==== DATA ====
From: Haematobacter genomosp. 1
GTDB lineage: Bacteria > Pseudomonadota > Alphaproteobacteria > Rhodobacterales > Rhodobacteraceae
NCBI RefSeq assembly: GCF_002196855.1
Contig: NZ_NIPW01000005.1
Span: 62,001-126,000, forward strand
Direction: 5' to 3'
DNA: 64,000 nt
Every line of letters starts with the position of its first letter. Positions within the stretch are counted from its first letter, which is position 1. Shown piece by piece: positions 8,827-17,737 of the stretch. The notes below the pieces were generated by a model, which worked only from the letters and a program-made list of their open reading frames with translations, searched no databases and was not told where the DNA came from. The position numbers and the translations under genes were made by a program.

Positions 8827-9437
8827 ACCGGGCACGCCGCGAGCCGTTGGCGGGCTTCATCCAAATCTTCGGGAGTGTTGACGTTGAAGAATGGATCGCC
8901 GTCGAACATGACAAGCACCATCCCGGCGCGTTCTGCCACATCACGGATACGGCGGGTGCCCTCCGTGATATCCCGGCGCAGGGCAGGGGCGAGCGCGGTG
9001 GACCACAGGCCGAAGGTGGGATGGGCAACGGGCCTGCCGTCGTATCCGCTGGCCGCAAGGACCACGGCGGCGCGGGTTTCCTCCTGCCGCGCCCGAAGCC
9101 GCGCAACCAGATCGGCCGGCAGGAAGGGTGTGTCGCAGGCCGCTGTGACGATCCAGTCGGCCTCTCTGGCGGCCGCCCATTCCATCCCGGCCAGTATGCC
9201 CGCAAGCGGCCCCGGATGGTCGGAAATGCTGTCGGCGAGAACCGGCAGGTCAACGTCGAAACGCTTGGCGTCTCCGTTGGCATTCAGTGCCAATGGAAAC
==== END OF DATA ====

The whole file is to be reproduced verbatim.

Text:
From: Haematobacter genomosp. 1
GTDB lineage: Bacteria > Pseudomonadota > Alphaproteobacteria > Rhodobacterales > Rhodobacteraceae
NCBI RefSeq assembly: GCF_002196855.1
Contig: NZ_NIPW01000005.1
Span: 62,001-126,000, forward strand
Direction: 5' to 3'
DNA: 64,000 nt
Every line of letters starts with the position of its first letter. Positions within the stretch are counted from its first letter, which is position 1. Shown piece by piece: positions 8,827-17,737 of the stretch. The notes below the pieces were generated by a model, which worked only from the letters and a program-made list of their open reading frames with translations, searched no databases and was not told where the DNA came from. The position numbers and the translations under genes were made by a program.

Positions 8827-9437
8827 ACCGGGCACGCCGCGAGCCGTTGGCGGGCTTCATCCAAATCTTCGGGAGTGTTGACGTTGAAGAATGGATCGCC
8901 GTCGAACATGACAAGCACCATCCCGGCGCGTTCTGCCACATCACGGATACGGCGGGTGCCCTCCGTGATATCCCGGCGCAGGGCAGGGGCGAGCGCGGTG
9001 GACCACAGGCCGAAGGTGGGATGGGCAACGGGCCTGCCGTCGTATCCGCTGGCCGCAAGGACCACGGCGGCGCGGGTTTCCTCCTGCCGCGCCCGAAGCC
9101 GCGCAACCAGATCGGCCGGCAGGAAGGGTGTGTCGCAGGCCGCTGTGACGATCCAGTCGGCCTCTCTGGCGGCCGCCCATTCCATCCCGGCCAGTATGCC
9201 CGCAAGCGGCCCCGGATGGTCGGAAATGCTGTCGGCGAGAACCGGCAGGTCAACGTCGAAACGCTTGGCGTCTCCGTTGGCATTCAGTGCCAATGGAAAC